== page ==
Amid reports of students across the country committing suicides over the ‘Blue Whale Challenge’ online game, a Delhi-based journalist’s Facebook post -- narrating how her seven-year-old niece went searching for “Blue Whale” game on her father’s phone -- went viral on social media.
Priyanka Bansal told Outlook that she wasn't sure if the game downloaded by her niece, Neha, (name changed) was real or fake, but as soon as she realised that it was already downloaded, she deleted it.
“She is very small and i am sure she would not have gone further in operating this game or in reading instructions, But who knows if she could have done this," Priyanka wrote on her Facebook post.
The game, with its origins in Russia, is titled Blue Whale apparently as a reference to the way the largest mammal beaches and dies at the end. In February, Russia linked the deaths of 15-year-old Yulia Konstantinova and 16-year-old Veronika Volkova to the game.
While some say the user has to install an app on their smart phone, others say it’s via social media platforms such as Instagram and Facebook where the administrators get in touch with the participant after those interested throw out posts on social media asking for a “curator”.
A Russian media outlet reportedly linked 130 deaths to the game, saying that the children were part of the same online community. The BBC says that while the rates of suicide among Russian teens is high anyway, the game does exist and first originated on the Russian social networking space ‘Vkontakte’ where a specific set of hashtags reference the game.
In the post -- with a title “Alert - *Blue Whale Game*: It is entering our homes slowly”-- on Wednesday night, Bansal said Neha and her friends were asked by two of her seniors in their school van to install the Blue Whale game app and “not to delete it” because it’s “very funny” and “interesting”.
Along with the post, Bansal also shared three videos in which Neha could be seen weeping and narrating the incident to her.
“My 7 yr old niece who is comfortable in using android play store and usually download baby games and play. We take it lightly and let her use our phones. Today after coming from school she asked her mother to spell blue and without any doubt she dictated it to her. After some time she asked her to spell whale too. Her mother failed to relate it as she asked it at different point. The day went usual with mundane chores,” Bansal wrote.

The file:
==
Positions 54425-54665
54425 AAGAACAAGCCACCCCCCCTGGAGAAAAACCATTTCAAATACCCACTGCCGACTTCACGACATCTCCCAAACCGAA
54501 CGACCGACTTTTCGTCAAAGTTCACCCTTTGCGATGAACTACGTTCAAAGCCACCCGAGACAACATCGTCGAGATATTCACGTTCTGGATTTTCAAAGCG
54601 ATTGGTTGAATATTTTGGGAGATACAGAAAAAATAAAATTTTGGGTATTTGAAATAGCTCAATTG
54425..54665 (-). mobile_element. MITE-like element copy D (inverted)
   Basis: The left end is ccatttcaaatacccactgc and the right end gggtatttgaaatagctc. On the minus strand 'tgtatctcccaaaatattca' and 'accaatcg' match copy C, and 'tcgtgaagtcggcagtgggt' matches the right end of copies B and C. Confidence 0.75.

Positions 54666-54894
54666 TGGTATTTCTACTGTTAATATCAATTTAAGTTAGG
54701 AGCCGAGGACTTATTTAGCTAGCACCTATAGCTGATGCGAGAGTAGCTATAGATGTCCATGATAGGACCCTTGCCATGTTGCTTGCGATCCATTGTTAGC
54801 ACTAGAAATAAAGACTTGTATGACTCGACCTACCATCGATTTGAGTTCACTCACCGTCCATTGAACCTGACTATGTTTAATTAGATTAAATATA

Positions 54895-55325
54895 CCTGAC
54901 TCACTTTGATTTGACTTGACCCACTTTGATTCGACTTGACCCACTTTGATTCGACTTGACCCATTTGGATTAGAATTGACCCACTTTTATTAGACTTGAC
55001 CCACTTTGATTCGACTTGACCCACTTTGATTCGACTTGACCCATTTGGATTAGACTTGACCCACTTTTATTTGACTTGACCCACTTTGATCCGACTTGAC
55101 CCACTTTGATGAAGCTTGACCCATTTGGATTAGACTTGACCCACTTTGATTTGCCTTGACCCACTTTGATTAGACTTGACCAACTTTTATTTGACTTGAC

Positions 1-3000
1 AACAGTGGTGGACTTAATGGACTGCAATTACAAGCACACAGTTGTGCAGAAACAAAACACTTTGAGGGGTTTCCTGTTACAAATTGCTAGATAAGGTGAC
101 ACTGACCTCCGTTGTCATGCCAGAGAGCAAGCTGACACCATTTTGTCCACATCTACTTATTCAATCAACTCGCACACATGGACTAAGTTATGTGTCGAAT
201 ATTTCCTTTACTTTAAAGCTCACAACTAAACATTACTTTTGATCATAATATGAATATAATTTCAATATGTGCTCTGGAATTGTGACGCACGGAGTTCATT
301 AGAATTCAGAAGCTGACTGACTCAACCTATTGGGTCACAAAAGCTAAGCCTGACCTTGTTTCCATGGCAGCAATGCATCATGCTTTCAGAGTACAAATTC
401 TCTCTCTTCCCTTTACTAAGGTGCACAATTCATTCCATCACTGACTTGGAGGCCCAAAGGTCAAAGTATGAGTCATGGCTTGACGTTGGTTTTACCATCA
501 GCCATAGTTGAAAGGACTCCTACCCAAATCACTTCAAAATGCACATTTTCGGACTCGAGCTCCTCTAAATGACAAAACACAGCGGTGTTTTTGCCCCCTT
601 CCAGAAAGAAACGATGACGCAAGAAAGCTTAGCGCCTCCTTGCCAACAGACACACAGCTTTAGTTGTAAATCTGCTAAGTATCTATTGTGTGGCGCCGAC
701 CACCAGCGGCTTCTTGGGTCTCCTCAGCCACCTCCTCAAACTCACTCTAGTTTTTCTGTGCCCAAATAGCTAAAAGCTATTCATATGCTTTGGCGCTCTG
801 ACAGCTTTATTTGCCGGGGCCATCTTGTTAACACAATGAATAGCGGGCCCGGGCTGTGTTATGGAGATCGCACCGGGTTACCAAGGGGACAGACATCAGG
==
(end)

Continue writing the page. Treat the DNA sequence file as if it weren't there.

“At around 10:00 at night, when we were about to sleep she asked me ‘Bua whats Blue whale game is about’. I was amazed to hear those words coming out of this tiny mouth and confirmed ‘Beta are you asking about whale?’ She confirmed that she is asking for the new game. ‘No No that Blue Whale game i am asking’ she said. A sense of fear rushed inside me, ‘but why are you asking XXXX (Neha), vo tou bhoot ki game hain’ i said worriedly. ( We Indians relate anything to bhoot (Ghost)to keep kids out of it) this trick worked,” she added.
She further said: “After that she started howling and crying about her mistake of downloading this game, as she thought now the ghost will haunt her. We got scared that she might have started playing this game. We checked all the devices at home and got to know that she downloaded this game on her fathers phone.”
Bansal claimed, quoting her niece, the seniors were students of Class 4 or 5.
“I thought whom she is referring would be senior boys but again she surprised us by telling that they are small kids of 4-5 class, she is in 1st standard…She is crying badly again and again and refusing to go to school and to the van now. We are trying to ask her if the kids have suggested something more than she revealed,” she wrote.
Bansal, who works with a news channel, told Outlook, said she had informed the school administration about the incident and asked it to look into the matter seriously.
“I have informed school authorities. They assured me that they have conveyed it to the boys’ parents, and are conducting counseling for the students and their parents,” said Bansal, who didn’t want to name the school.
Following the suicide reports coming from across India, many schools in the country have started conducting students-parents counseling. They have also asked parents to keep an eye on the children and their use of internet on mobile phones.
The Delhi high court on Tuesday sought Facebook, Google and Yahoo's response on a plea to remove links of Blue Whale challenge that has been linked to a number of suicides.
The HC also sought response of the Centre and the Delhi Police on a plea seeking direction to Internet firms to immediately remove links of the online game.
The sudden popularity of the online game has forced the government to issue directions to the internet giants to remove the links to the dangerous game.
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